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Like you, I wake up every day wondering what the latest news will bring. How many more cases? How are our hospitals and medical staff holding up? How much longer? And like you, I wake up longing for my communities: my church, our schools, and our places of work. Humans are social creatures, and we need interaction. Right now, we are having to do things a little differently, but I do truly believe that we will come out of this stronger and with renewed priorities.
The virus has given me pause to reflect on many things, including what I do for a living. I work in commercial real estate. Recently, our firm, Tempus Realty Partners, announced the sale of an office park in South Carolina. We began that investment three years ago. As a businessman, I am humbled by the success we had in adding value to the property and the financial success of the investment.
This is an Opinion
Yet as I reflect on our team’s accomplishment with the Axis Park project, I do so through a new perspective imposed by this pandemic. Through this new lens I’m beginning to realize that what we do is more than simply refurbish a building and make it ready for its next use, what we really do for a living is create a forum where communities can flourish.
Our colleagues are our partners. Our workspace is a second home. It is where we work together to solve problems, where we connect with our coworkers and clients, and where we spend a majority of our waking hours. Commercial real estate shapes what those spaces look like and how industries gather.
And although technology has made incredible advances in communication, transportation and infrastructure that allow people to work and live remotely, there remains a profound value in being together. Look at Silicon Valley — even companies on the cutting edge of innovation in the information technology sector continue to intentionally congregate in ecosystems of complementary work.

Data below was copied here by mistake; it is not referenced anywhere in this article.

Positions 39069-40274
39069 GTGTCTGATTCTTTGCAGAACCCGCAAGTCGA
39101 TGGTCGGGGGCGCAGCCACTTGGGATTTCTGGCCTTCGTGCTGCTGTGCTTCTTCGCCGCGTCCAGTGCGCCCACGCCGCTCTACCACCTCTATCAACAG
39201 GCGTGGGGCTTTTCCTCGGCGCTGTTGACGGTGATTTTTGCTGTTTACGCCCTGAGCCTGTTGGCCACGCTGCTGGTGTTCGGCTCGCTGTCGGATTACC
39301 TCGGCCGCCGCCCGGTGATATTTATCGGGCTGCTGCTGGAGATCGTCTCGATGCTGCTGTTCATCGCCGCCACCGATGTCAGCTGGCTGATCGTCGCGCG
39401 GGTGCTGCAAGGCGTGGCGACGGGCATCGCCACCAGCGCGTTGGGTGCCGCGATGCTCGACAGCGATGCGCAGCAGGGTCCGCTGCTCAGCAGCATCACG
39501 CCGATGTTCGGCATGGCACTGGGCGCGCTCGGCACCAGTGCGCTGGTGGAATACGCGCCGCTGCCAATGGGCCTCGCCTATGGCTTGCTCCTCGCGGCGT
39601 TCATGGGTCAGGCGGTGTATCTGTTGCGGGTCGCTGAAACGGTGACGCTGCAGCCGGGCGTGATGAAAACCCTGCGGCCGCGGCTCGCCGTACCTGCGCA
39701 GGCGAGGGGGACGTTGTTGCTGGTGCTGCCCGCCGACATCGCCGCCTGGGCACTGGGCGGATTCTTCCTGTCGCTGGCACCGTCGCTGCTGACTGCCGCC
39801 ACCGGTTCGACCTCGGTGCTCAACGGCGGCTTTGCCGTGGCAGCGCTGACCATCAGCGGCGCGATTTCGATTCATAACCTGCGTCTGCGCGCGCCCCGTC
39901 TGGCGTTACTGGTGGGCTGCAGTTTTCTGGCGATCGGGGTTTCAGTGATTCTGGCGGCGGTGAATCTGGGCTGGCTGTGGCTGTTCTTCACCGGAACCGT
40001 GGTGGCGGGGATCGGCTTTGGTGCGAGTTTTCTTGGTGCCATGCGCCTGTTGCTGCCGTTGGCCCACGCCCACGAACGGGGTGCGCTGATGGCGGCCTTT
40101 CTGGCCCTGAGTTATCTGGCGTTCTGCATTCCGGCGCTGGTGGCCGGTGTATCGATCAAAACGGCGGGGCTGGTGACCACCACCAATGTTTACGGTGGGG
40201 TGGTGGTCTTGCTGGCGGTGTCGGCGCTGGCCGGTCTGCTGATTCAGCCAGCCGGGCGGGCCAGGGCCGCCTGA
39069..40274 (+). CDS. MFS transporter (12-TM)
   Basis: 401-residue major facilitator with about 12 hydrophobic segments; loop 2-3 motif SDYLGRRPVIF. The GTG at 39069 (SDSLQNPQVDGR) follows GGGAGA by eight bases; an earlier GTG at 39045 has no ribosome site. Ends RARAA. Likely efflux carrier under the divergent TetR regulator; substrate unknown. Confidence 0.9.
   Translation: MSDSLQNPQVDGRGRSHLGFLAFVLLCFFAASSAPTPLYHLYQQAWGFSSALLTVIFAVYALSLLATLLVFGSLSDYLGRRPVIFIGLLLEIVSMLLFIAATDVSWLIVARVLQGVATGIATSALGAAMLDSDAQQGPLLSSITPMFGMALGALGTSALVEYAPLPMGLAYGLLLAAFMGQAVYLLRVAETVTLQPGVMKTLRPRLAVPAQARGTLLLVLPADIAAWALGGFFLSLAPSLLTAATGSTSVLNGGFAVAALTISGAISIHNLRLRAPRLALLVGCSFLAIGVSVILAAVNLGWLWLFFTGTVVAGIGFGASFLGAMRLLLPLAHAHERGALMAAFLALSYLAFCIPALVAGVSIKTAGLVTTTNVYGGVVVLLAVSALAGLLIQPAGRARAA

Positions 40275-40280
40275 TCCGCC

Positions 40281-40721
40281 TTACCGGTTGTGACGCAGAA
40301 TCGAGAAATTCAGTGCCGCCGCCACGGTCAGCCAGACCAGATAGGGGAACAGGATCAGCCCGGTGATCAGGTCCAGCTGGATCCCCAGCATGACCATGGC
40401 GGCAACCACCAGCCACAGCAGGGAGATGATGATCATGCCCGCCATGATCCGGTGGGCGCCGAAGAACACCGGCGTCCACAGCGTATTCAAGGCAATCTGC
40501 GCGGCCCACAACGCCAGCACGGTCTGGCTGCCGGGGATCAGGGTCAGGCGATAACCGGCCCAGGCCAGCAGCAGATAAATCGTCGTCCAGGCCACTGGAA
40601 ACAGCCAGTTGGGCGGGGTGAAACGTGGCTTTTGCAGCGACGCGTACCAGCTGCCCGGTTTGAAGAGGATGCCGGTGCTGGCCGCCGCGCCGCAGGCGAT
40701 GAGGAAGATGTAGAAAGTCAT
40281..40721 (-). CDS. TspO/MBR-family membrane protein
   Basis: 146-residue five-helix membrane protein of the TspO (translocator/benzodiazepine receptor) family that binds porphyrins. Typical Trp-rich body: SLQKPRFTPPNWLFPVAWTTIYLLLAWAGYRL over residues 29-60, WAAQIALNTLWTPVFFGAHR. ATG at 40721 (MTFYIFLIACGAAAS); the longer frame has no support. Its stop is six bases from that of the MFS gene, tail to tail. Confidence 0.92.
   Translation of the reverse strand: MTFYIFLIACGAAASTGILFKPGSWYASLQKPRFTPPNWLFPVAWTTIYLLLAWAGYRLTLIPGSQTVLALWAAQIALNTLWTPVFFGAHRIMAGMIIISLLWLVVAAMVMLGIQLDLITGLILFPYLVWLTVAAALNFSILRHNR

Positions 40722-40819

At the most fundamental level, commercial real estate derives value from the concept that a particular location allows one to create more value than they could elsewhere: location, location, location. This value manifests in virtually unlimited forms, ranging from the simple pleasure of joining nearby friends for dinner; the convenience of filling up the car at the local gas station; the basic utility of gathering and distributing goods from a warehouse; or the unique innovation of employees collaborating in a conference room.
Each of these examples can happen because the fundamental economic components of ideas, capital and hard work are enabled by the catalyst of the right location.
In time, this season will pass, and the barrier between catalyst and ingredients will be lifted. When it does, economic activity will return, and people will thrive in community together just like we always have, because life is better together — and in one location.
Dan Andrews is managing partner of Tempus Realty Partners, an Arkansas-based real estate investment partnership. The group has holdings in northwest Arkansas; Dallas; Charlotte; Indianapolis; Columbus, Ohio; and Boise, Idaho.